De Quervain Tenosynovitis is a stenosing tenosynovitis of the abductor pollicis longus and extensor pollicis brevis tendons at the 1st dorsal compartment of the wrist. It was first described by Fritz de Quervain in 1895.

  • Women are affected more frequently than men.
  • Mostly in middle-aged group.

A similar description had been reported in the 1893 edition of Gray’s Anatomy and named “washer woman’s sprain”.

See Also: Extensor compartments of the wrist

De Quervain Tenosynovitis Causes

The most common cause of De Quervain Tenosynovitis is related to overuse in the home or at work.

Other causes or risk factors include:

  1. Rheumatoid arthritis.
  2. Golf players.
  3. Racquet-sport athletes.
  4. Wrist Trauma.
  5. Post partum or new mothers

Pathophysiology

  • The process is attributed to activities requiring frequent abduction of the thumb and simultaneous ulnar deviation at the wrist.
  • Tension on the tendons of the first dorsal compartment, if sustained and repeated, is said to produce friction at the rigid retinacular sheath, with subsequent swelling or narrowing of the fibro-osseous canal.
  • Acute angulation of the tendons at the retinaculum occurs with wrist extension, and increased anatomic angulation of the tendons in women was suggested by Bunnell to help explain their markedly increased prevalence of the disease.
  • Aberrant tendons and variations in anatomy of the tendons and their sheaths have been thought by several authors to contribute to the process and help explain the poor response to conservative treatment in certain individuals.

De Quervain Symptoms & Signs

Symptoms of De Quervain disease include:

  1. Pain and tenderness at the radial styloid that is aggravated by movement of the thumb.
  2. Sometimes a thickening of the fibrous sheath is palpable at the radial styloid.

Clinical Examination includes:

  • Finkelstein test.
  • Eichoff maneuver: local tenderness and swelling 1 to 2 cm proximal to the radial styloid and knife-like pain when the thumb is clasped in the palm and the wrist forced into ulnar deviation.

These two tests place first extensor compartment tendons under maximum tension and exacerbates symptoms.

Differential Diagnosis

De Quervain Tenosynovitis disease must be differentiated from other conditions that include:

  1. Intersection Syndrome: pain, swelling, and in severe cases, crepitus are found over the second dorsal compartment tendons more proximally.
  2. Trigger finger of the thumb: this may be related to the presence of a separate fibro-osseous tunnel and “pseudo-triggering” of the extensor pollicis brevis (EPB) tendon.
  3. Arthritis of the thumb carpometacarpal (CMC) or scaphotrapezial-trapezoid joints (or both): although these lesions may coexist because of their similar demographics. Radiographic study also excludes scaphoid fracture and arthrosis involving the radiocarpal or intercarpal joints.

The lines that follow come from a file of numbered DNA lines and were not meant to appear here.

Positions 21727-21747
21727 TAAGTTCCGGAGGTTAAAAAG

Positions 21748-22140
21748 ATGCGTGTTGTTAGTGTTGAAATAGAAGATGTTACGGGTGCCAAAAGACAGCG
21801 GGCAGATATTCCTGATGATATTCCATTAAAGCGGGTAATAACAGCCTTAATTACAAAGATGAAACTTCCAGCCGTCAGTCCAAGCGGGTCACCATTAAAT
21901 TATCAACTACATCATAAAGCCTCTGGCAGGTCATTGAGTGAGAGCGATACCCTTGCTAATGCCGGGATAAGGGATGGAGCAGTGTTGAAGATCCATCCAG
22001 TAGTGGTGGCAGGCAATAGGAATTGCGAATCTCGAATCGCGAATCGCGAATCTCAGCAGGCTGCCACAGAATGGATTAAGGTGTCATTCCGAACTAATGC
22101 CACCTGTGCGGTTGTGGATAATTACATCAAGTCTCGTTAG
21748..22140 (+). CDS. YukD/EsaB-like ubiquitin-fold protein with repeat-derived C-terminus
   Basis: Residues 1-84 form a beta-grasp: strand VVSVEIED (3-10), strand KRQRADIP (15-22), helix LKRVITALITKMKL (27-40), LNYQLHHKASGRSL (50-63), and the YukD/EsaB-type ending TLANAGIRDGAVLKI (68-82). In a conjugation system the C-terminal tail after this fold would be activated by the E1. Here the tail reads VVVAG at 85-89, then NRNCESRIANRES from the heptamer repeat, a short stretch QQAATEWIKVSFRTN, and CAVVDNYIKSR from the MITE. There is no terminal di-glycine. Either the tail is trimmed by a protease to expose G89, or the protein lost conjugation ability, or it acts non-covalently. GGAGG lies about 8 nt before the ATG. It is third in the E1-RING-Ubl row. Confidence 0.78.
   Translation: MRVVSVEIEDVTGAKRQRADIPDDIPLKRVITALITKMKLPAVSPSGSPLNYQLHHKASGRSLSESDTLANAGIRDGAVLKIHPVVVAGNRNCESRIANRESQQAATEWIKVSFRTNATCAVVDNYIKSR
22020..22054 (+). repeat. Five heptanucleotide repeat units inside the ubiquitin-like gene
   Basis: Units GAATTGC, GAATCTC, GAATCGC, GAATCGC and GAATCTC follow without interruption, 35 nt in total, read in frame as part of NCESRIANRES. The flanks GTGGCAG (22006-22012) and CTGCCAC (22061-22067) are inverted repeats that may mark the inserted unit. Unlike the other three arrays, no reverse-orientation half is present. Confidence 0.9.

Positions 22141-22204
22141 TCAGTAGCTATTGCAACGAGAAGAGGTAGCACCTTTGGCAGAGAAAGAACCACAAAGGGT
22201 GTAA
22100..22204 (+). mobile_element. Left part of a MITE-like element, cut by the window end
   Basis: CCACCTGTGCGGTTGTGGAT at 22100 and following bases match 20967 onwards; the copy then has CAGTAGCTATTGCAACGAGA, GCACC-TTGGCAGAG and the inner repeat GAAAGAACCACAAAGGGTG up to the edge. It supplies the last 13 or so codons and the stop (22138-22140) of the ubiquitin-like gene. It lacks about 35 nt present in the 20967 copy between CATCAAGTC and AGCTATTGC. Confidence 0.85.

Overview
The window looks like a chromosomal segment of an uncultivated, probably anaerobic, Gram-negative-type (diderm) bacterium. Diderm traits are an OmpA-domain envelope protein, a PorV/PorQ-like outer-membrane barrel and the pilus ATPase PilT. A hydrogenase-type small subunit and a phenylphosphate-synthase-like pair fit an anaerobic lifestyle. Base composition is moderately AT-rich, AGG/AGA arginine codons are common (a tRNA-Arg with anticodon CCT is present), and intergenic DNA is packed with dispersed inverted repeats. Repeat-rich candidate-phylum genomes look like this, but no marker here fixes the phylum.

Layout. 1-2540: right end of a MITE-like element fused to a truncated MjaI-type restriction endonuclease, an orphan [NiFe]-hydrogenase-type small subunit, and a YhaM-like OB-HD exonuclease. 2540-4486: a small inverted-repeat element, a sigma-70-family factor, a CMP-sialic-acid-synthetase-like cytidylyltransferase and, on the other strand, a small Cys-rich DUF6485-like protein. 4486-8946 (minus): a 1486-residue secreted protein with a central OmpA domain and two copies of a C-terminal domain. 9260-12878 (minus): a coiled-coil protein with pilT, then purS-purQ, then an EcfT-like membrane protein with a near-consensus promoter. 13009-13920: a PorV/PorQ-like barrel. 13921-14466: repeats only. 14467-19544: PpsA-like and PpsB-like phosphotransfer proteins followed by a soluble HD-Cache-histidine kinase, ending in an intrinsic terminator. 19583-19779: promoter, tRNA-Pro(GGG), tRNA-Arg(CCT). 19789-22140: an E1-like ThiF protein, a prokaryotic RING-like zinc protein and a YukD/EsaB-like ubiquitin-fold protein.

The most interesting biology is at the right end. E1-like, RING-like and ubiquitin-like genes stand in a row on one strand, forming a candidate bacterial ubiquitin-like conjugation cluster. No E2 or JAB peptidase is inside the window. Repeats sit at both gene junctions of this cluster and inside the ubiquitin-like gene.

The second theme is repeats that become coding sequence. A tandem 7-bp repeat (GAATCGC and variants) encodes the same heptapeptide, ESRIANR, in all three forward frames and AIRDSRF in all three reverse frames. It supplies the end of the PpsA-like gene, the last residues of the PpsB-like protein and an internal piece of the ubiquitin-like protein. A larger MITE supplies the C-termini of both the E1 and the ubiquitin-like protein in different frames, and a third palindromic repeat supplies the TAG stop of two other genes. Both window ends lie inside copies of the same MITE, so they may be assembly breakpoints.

De Quervain Tenosynovitis Treatment

The treatment of De Quervain Tenosynovitis starts with conservative treatment, then injection treatment and lastly a surgical treatment.

Conservative Treatment:

It’s the first line of treatment of De Quervain, it includes the following:

  1. Rest.
  2. Activity modification.
  3. Thumb spica splinting/bracing.
  4. Nonsteroidal antiinflammatory drugs (NSAIDs).
  5. Corticosteroid injections into the first dorsal extensor compartment.

Corticosteroid injections successful in more than 80% of patients, but it is less effective in patients with diabetes.

In de Quervain disease of pregnancy and lactation, nonoperative treatment is highly effective, and the condition tends to resolve after cessation of lactation.

Surgical Treatment:

Surgical Treatment of De Quervain Tenosynovitis is indicated if non-surgical methods failed to relieve the pain.

  • The surgical treatment include surgical release of the first extensor compartment of the wrist with local infiltration of anesthesia.
  • Use a transverse incision to protect the numerous superficial sensory nerves.
  • It is recommended to incise the sheath on its most dorsal margin and leave a flap of palmar sheath to prevent subluxation of the tendons postoperatively.
  • Identify both tendons, and inspect for the EPB subsheath; and excise the septa.
  • Ask the patient to voluntarily move the thumb to confirm a complete release.

Complications of Surgical treatment

  1. Iatrogenic injury to the superficial sensory radial nerve.
  2. Tendon subluxation.
  3. Complex regional pain syndrome.
  4. Recurrence from incomplete release.

Anatomical variations

  • Anatomical variations are common in the first dorsal compartment, and separate compartments have been noted
    in 21% of anatomical specimens.
  • Reports of separate compartments found at surgery vary from 20% to 58%. More than half of patients may have “aberrant” or duplicated tendons (usually the abductor pollicis longus).
  • These tendons sometimes insert more proximally and medially than usual, into the trapezium, the abductor pollicis brevis muscle, the opponens pollicis muscle, or the muscle fascia.
  • The extensor pollicis brevis is considered a “late” tendon phylogenetically and is absent in about 5% of wrists.
  • The presence of these variations and failure to deal with them at the time of surgery may account for any persistence of pain.